Absence of Presence’ is a reaction of our own mortality and our intrinsic demand for proof of existence.
Each day, moments after waking, I photographed my bed just as it was.
I then photographed the duvet alone. The evidence of human interaction within the bed is contrasted with the sense of morning abandonment. In addition, the beds transitory state, altering daily represents regeneration.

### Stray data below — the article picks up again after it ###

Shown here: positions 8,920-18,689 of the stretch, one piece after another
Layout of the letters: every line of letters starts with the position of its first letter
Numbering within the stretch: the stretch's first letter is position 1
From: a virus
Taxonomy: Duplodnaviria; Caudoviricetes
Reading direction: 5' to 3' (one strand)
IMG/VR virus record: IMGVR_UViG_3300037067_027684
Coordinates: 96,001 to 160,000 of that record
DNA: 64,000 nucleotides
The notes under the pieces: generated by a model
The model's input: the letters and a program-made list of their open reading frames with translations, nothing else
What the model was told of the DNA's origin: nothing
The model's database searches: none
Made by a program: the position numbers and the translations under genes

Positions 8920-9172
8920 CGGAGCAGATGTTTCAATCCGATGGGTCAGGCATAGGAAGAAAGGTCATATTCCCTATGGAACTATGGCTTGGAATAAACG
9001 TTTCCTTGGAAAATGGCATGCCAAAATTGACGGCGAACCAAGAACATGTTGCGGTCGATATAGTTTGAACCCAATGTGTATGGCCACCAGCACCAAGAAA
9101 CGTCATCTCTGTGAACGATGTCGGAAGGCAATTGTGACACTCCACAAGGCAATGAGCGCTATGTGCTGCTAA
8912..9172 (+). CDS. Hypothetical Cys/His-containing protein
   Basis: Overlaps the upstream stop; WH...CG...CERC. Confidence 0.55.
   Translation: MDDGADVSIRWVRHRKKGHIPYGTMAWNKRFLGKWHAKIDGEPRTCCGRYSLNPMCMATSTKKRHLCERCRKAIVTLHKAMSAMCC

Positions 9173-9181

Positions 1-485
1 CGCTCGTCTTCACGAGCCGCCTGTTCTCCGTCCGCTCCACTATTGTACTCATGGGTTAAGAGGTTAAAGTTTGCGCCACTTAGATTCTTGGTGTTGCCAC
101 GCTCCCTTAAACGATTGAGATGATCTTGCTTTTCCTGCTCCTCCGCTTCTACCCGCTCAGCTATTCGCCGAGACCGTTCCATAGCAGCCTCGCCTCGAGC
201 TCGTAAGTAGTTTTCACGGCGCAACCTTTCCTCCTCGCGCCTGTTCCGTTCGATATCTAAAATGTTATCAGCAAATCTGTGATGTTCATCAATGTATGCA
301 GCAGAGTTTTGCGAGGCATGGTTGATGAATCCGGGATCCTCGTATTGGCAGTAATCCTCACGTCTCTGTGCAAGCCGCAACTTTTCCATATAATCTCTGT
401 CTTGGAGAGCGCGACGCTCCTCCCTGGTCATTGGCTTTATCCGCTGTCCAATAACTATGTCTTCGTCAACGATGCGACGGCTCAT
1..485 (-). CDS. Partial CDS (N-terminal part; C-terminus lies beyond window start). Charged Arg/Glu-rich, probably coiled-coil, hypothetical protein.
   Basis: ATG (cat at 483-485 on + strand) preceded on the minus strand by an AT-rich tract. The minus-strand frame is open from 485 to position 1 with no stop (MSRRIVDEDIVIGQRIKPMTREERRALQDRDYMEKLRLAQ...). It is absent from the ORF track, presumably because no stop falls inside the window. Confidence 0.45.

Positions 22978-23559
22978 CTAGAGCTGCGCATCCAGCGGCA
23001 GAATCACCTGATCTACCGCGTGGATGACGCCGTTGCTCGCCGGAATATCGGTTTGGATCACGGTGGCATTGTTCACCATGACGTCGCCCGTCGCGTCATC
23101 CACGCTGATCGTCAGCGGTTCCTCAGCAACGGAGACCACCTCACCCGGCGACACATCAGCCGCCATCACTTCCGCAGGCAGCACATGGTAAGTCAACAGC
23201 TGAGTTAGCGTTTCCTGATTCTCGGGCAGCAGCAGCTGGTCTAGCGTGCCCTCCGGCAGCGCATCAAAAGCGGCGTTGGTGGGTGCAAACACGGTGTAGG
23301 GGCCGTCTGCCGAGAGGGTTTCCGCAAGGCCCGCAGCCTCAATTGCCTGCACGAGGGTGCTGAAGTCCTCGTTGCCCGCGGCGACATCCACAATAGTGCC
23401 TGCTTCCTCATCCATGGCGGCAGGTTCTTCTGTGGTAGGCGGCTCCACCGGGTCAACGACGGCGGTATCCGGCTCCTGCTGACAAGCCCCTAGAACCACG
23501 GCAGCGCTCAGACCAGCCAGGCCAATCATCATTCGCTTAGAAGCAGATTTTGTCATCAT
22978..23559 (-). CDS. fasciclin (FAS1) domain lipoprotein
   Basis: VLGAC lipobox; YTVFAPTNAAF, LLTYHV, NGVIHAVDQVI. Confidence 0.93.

Accompanying the beds, the enclosed duvets compress all elements of our presence into one curled form.
In our beds we dream, we plan; we think through our daily exertions. This process is embodied in the tousled sheets left behind, ready to be smoothed over and start anew. The bed is a unique environment where we seek solace, in times of both sadness and contentment. Although there is evidence of human interaction within the space, the emptiness encourages us to reminisce on our own experiences. Free from external interference, the bed and duvet become displaced objects, relying on their form and structure, thus allowing them to transfer from the representative to imaginative.